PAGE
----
The story is fairly relaxed and thoughtful, no explosions or car chases here. Nice enough though.

Saw many films during the Dublin Film Festival most of which are coming out soon. I'm unlikely to make time to review them all. Mirror Mask opens this week (in Ireland and probably the UK) and although I've probably mentioned it already I highly recommend it. I might go see it again even. The Proposition is a fantastic "cowboy" film, although bandit/outlaw film might be more accurate description. Speaking of cowboys, the word means herding cattle and despite being dubbed the "gay cowboy film" in Brokeback Mountain they herd sheep, which makes them shepherds (thanks to Pat Dillon for that insight). Gay shepherds doesn't have quite the same ring to it now does it? Speaking of films I'm not going to watch (clunkly segway but anyway) I know enough about Lars Von Trier to know I will not be going to see Manderlay (second part of trilogy). I'd sooner eat cold porridge. Make sure you don't go without knowing what you are letting yourself in for.

So many films to see and so little time...

Windows still sucks

Despite my grumbling about being the de facto systems administrator for my family and not wanting to maintain Windows for another decade they went ahead and bought a new computer. Retraining my retired parents wasn't really an option so I grudgingly accepted Windows was the most suitable option but for that arguement to be valid I would need to disable all the Windows XP themes.
My brother works as a pimp^W^W^W in sales in Dell and had been working on my parents for months weeks and there was no way we were going to get broadband on our old clunker still quite happily running Windows 98. We ended up with a silvery Dell Dimension 3100. My fashion victim of a brother decided to order a flat LCD screen because it was trendy and took up less space. He did this despite or probably in spite of my strong advice to buy a CRT (Cathode Ray Tube, aka telly box) which gets much better picture for the same price.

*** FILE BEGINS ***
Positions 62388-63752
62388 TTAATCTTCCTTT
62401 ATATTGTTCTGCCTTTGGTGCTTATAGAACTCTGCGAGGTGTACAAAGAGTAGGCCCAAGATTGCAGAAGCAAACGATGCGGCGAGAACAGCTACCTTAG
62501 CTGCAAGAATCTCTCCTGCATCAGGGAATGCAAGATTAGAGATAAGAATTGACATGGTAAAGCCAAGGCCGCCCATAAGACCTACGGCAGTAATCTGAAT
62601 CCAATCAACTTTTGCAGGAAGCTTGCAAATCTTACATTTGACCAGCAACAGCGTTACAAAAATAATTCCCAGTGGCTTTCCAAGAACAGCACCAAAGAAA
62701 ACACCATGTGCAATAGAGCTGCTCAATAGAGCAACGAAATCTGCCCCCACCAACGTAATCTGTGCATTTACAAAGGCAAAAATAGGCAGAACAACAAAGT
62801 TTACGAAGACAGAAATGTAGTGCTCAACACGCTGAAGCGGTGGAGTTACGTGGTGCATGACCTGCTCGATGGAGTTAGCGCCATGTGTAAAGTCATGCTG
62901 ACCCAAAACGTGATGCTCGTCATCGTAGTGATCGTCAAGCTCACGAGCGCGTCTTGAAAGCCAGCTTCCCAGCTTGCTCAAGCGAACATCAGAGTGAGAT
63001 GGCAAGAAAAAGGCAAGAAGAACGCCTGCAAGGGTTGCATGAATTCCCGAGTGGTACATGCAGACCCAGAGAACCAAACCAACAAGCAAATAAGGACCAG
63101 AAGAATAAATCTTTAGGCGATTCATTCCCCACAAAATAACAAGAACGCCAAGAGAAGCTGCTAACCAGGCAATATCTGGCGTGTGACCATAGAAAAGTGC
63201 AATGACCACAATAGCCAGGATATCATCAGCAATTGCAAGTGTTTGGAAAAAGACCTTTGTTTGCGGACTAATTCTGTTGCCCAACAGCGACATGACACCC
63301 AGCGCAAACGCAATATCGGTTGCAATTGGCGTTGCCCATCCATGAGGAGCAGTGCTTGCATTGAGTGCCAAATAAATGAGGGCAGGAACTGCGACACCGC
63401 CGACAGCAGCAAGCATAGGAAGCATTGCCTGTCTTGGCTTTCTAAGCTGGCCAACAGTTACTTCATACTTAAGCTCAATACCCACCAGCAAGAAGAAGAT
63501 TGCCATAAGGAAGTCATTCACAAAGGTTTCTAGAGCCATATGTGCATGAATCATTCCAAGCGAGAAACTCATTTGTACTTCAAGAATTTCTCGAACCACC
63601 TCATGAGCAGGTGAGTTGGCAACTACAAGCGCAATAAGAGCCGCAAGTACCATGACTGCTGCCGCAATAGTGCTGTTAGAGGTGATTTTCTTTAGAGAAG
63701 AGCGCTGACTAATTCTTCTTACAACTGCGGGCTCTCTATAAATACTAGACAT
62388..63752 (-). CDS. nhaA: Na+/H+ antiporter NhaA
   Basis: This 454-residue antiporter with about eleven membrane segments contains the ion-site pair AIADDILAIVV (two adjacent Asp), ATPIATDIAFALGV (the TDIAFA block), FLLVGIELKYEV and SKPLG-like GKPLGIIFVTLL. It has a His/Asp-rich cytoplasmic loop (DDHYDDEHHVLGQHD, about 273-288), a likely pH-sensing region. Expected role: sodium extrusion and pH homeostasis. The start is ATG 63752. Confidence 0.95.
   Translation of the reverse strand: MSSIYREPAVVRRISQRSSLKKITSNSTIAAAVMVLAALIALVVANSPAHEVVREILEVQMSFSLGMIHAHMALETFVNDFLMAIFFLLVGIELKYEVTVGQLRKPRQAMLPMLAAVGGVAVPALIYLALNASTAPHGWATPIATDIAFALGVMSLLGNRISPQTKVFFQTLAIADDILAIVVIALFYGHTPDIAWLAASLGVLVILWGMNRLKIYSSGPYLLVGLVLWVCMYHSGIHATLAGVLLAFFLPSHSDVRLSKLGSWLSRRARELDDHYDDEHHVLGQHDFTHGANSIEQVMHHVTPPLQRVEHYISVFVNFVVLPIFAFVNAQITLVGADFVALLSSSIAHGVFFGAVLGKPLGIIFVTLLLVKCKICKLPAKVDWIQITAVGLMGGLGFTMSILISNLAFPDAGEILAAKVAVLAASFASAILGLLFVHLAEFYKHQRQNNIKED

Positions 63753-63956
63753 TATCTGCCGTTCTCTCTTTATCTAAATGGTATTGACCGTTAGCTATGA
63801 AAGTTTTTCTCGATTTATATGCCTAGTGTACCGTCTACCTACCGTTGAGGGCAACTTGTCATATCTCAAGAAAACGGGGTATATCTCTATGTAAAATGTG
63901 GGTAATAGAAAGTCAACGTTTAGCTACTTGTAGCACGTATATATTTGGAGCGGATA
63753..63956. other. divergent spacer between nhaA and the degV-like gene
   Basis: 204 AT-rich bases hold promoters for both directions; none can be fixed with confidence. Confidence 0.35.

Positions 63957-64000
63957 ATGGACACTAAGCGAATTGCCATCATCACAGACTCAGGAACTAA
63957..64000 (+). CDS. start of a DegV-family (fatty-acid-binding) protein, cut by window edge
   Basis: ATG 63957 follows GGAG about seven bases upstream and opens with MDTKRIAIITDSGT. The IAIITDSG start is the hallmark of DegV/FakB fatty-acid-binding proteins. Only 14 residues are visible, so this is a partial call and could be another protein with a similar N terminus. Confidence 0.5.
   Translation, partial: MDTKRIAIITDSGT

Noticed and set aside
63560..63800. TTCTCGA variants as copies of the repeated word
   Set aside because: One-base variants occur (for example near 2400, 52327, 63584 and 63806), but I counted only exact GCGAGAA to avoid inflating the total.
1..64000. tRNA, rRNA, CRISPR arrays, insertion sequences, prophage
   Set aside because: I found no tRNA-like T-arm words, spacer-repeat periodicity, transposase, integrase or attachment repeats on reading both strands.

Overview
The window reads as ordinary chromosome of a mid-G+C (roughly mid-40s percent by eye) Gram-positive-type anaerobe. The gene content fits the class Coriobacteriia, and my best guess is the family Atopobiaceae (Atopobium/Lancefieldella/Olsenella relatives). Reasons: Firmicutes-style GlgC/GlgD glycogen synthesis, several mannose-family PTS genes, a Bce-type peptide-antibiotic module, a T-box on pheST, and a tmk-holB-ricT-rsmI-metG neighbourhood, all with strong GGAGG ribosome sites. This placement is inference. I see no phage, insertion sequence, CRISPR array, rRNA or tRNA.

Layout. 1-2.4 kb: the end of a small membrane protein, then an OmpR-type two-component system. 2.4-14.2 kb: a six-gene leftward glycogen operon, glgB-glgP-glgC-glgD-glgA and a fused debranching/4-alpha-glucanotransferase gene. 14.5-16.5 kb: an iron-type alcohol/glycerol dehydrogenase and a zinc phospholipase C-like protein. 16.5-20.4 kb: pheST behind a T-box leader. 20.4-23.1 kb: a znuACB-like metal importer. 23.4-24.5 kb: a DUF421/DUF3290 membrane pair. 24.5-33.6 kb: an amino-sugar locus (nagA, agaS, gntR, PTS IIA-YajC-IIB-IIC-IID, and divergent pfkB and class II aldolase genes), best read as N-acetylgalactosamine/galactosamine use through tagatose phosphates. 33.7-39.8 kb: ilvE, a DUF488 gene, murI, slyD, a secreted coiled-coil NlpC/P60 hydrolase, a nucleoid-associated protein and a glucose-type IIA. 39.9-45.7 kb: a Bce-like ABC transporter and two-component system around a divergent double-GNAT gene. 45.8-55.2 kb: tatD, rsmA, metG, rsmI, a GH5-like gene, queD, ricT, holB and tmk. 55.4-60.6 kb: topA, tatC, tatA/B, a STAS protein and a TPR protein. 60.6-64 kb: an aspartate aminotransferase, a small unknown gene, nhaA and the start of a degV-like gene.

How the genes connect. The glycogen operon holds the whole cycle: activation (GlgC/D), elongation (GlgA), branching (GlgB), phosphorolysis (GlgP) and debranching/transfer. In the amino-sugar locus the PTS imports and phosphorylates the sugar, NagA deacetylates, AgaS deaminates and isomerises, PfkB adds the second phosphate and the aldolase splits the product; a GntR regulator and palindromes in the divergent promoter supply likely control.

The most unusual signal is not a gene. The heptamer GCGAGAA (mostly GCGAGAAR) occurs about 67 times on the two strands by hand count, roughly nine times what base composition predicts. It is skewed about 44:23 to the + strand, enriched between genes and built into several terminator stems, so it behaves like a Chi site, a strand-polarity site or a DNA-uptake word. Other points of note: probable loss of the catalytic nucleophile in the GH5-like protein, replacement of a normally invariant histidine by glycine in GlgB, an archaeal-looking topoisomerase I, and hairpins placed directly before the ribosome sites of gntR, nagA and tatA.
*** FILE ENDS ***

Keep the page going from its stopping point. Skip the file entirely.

With help from my cat wandering across the keyboard I cleared away the tedious End User License Agreements (EULA), those draconian click through licenses which I don't seriously believe are of any legal value. You don't have to put up with this abuse when installing or setting up Linux (with the unfortunate exception of the GIMP, but thankfully Ubuntu neutered the annoying startup questions, shamefully not all Live CD distributions have followed their lead).
They say "Windows is more stable than the last version" without intending to damn it with faint praise. Some claim they've never crashed Windows but they really cannot be trying very hard. One the first day of using a brand new machine it already locked up irretrievalbly and the failure was entirely reproducable. There was no grand bluescreen to truely admit defeat, everything just stopped. For the record I went into Display Properties, Advanced Settings, and flicked through the tabs labelled ATI but when I switched to the Options tab everything froze solid. ATI, Dell and Microsoft are all to blame.